Pharmacodynamics of orally administered sustained-
release hydromorphone in humans

by
Angst MS, Drover DR, Lotsch J, Ramaswamy B,
Naidu S, Wada DR, Stanski DR.
Department of Anesthesia,
Stanford University School of Medicine,
California 94305-5117, USA.
ang@leland.stanford.edu
Anesthesiology. 2001 Jan;94(1):63-73.


ABSTRACT

BACKGROUND: The disposition kinetics of hydromorphone generally necessitates oral administration every 4 h of the conventional immediate-release tablet to provide sustained pain relief. This trial examined time course and magnitude of analgesia to experimental pain after administration of sustained-release hydromorphone as compared with that after immediate-release hydromorphone or placebo. METHODS: Using a 4 x 4 Latin square double-blind design, 12 subjects were randomized to receive a single dose of 8, 16, and 32 mg sustained-release hydromorphone and placebo. The same subjects had received 8 mg immediate-release hydromorphone before this study. Using an electrical experimental pain paradigm, analgesic effects were assessed for up to 30 h after administration, and venous hydromorphone plasma concentrations were measured at corresponding times. RESULTS: The hydromorphone plasma concentration peaked significantly later (12.0 h [12.0--18.0] vs. 0.8 h [0.8--1.0]; median and interquartile range) but was maintained significantly longer at greater than 50% of peak concentration (22.7 +/- 8.2 h vs. 1.1 +/- 0.7 h; mean +/- SD) after sustained-release than after immediate-release hydromorphone. Similarly, sustained-release hydromorphone produced analgesic effects that peaked significantly later (9.0 h [9.0--12.0] vs. 1.5 h [1.0--2.0]) but were maintained significantly longer at greater than 50% of peak analgesic effect (13.3 +/- 6.3 h vs. 3.6 +/- 1.7 h). A statistically significant linear relation between the hydromorphone plasma concentration and the analgesic effect on painful stimuli existed. CONCLUSION: A single oral dose of a new sustained-release formulation of hydromorphone provided analgesia to experimental pain beyond 24 h of its administration.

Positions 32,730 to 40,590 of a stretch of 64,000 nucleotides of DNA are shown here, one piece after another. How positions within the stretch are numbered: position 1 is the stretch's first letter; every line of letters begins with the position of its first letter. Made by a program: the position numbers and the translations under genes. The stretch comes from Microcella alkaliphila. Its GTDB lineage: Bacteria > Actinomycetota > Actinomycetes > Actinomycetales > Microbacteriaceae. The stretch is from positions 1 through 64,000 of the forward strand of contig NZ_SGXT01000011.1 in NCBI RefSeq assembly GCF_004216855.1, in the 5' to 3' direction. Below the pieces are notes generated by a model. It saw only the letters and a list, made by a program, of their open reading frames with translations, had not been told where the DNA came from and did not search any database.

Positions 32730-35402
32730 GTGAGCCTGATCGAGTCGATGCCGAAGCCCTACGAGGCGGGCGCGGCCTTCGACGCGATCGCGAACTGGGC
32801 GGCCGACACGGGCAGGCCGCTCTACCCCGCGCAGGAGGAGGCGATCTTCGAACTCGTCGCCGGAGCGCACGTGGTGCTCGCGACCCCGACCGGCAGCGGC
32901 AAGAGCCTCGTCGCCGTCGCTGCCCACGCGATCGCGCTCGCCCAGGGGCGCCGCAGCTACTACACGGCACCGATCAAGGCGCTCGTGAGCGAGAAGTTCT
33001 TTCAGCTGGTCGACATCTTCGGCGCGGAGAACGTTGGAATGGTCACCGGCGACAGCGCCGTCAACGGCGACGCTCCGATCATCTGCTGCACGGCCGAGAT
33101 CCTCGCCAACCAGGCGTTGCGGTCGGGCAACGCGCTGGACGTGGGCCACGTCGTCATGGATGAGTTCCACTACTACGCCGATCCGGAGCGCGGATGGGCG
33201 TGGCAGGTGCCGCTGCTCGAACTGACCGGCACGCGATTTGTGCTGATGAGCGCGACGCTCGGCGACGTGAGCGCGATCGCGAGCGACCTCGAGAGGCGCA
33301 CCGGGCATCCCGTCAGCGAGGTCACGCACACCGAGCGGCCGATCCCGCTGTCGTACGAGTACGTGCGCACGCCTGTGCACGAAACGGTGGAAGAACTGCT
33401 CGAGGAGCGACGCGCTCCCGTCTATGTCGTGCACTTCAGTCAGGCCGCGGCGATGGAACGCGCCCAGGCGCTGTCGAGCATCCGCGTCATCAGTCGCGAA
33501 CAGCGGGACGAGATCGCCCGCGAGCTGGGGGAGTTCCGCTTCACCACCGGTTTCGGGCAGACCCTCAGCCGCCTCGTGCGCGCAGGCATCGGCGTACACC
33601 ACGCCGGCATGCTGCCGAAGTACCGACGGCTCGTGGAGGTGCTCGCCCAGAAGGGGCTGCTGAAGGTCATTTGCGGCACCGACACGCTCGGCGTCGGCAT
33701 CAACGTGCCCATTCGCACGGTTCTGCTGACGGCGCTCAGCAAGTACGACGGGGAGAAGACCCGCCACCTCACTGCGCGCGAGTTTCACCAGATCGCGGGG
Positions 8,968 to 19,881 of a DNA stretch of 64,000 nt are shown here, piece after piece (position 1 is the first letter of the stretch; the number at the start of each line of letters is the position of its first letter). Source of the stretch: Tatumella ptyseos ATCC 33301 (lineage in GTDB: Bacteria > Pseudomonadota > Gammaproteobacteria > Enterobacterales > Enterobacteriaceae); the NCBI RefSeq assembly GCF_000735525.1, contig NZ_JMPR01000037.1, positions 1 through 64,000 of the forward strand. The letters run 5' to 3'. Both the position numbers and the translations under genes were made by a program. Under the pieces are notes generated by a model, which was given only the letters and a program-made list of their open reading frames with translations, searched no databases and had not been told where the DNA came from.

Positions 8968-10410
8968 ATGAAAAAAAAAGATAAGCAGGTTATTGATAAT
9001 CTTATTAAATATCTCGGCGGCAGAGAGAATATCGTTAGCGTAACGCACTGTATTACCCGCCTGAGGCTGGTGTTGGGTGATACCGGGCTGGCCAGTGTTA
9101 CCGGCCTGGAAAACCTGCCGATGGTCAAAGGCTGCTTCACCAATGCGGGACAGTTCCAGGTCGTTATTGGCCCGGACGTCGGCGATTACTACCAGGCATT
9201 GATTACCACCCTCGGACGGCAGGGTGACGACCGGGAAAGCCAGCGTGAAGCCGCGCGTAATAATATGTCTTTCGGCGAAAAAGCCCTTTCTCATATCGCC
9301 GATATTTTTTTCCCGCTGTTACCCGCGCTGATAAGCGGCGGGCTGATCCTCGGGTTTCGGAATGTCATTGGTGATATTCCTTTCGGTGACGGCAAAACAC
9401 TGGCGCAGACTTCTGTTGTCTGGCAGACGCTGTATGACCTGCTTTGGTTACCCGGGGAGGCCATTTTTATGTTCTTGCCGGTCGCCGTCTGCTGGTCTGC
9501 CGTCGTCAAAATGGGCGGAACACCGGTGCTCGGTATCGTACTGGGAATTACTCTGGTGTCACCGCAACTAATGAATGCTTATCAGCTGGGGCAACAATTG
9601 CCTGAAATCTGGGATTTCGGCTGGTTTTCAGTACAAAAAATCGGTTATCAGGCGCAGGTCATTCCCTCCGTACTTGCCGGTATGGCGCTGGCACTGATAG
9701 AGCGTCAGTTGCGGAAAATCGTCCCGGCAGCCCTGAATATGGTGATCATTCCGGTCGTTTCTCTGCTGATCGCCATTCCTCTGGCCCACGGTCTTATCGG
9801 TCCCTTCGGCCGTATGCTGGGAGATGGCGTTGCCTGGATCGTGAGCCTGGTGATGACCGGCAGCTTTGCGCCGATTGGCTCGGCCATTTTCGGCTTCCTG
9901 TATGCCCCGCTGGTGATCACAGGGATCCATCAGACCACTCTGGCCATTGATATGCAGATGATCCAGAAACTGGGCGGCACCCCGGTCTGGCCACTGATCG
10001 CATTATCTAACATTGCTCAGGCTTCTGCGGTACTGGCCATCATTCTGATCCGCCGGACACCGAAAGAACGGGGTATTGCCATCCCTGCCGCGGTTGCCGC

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Hydromorphone
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Hydromorphone and pain-relief
Hydromorphone (Dilaudid, Palladone) : structure


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